Coriolas force that would deflect it to the right and that would create, as you
can see in the red arrow, an eastward jet in between the zone and the belt
region.


And then in the belt region, just as in the Earth’s subtropical deserts the air
would begin to sink and warm up, the clouds would clear out, you’d have
lower cloud tops and you would get darker colors in the belts than you got in
the bright zones where the air was rising and forming clouds. And again you
would have one of these Hadley cell type circulation systems.


And so that’s a proposition that we then begin to test if we have a way of
determining whether air really rises in the zone in the anti-cyclonic shear
regions on the Jovian planets and whether it’s actually sinking in the belts.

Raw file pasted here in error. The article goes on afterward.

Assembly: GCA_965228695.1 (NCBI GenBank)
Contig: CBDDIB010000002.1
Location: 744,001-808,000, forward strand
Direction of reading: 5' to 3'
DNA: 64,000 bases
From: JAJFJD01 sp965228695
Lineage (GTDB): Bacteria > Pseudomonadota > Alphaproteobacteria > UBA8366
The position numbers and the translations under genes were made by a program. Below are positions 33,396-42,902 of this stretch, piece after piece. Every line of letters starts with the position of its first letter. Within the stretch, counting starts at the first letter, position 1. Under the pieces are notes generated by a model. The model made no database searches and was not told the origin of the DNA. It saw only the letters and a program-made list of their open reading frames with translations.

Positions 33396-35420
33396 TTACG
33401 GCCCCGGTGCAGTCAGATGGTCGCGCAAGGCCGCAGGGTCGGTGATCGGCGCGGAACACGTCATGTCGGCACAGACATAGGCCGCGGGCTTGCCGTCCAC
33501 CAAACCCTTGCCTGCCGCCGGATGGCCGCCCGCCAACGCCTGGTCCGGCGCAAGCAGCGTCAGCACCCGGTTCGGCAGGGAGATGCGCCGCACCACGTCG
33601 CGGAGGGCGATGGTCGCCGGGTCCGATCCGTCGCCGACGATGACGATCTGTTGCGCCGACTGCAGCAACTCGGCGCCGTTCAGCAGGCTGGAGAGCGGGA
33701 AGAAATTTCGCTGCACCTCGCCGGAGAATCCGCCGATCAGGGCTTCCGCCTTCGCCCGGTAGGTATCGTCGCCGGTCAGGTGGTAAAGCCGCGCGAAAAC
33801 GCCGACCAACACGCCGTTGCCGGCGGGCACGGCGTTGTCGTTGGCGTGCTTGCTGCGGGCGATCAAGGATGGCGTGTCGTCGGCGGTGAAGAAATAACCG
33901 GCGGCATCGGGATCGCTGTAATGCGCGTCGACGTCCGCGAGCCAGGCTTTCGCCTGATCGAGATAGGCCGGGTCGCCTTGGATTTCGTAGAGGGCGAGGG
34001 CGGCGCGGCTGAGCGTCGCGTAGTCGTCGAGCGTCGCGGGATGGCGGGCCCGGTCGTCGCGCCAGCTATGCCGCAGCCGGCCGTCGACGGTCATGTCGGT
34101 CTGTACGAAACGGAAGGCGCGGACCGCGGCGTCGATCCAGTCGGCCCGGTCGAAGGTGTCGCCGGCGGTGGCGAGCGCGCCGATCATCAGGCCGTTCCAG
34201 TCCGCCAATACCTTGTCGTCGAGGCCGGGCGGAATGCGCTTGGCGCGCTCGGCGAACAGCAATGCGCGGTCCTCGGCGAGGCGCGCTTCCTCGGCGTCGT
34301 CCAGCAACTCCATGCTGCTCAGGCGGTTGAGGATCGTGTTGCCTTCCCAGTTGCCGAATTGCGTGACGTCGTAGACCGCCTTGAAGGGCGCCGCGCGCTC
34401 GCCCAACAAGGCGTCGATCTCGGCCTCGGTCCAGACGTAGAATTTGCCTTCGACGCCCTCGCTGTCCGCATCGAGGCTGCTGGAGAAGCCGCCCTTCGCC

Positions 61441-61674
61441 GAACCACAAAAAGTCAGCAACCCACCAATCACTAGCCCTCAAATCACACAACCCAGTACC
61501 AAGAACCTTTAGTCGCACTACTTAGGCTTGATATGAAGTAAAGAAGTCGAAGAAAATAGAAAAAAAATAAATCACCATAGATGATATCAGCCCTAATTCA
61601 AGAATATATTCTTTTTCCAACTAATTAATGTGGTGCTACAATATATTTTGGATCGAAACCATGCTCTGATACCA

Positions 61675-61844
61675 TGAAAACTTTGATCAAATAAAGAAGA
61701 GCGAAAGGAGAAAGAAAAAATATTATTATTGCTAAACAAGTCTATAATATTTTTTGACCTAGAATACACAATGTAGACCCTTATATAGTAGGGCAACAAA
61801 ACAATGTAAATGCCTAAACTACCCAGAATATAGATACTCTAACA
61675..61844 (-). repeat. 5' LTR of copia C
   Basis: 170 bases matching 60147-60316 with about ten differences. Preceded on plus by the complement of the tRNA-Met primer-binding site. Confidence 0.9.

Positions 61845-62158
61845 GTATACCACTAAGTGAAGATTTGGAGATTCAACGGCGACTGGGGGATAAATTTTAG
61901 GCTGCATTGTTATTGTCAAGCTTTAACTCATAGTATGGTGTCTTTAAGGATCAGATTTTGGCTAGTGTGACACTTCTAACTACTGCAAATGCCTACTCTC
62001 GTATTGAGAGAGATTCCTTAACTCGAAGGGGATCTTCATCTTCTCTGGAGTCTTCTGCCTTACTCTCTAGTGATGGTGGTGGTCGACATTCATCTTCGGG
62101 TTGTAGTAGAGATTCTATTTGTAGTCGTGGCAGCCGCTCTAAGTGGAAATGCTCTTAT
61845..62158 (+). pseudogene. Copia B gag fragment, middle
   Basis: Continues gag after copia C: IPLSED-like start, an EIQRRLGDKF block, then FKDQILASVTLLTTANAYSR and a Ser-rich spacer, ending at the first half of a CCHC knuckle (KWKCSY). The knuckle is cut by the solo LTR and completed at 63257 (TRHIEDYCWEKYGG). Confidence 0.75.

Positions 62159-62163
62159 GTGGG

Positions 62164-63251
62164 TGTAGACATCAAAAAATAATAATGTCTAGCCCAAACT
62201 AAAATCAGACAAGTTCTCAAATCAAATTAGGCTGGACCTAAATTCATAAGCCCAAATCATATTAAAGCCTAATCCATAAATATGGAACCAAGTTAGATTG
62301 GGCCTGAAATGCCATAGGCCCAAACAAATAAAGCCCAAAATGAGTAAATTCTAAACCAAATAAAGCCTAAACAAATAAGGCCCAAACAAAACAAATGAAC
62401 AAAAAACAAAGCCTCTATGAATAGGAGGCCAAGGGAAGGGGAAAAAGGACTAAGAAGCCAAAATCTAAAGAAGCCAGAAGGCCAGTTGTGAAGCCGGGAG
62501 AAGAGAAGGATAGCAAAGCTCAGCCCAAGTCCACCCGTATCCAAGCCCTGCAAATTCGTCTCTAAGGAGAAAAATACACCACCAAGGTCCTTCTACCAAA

The hard thing is that we can’t measure those vertical velocities exactly
because they’re much weaker than the east/west velocities. We can measure
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the eastward jets and the westward jets quite easily but we can’t directly
measure the vertical velocity. And so we need to be a little clever about that.


And the way we wind up doing that is we wind up looking for thunderstorms
because thunderstorms happen in places where the overall vertical motion of
the air is upward and they’re suppressed in places where the air is downward.
So that gives us a motivation to try to look for thunderstorms on the Jovian
planets.


Okay if you go to Slide Number 13. Here is a completely different idea about
what might be maintaining the jets on the Jovian planets. And the idea is that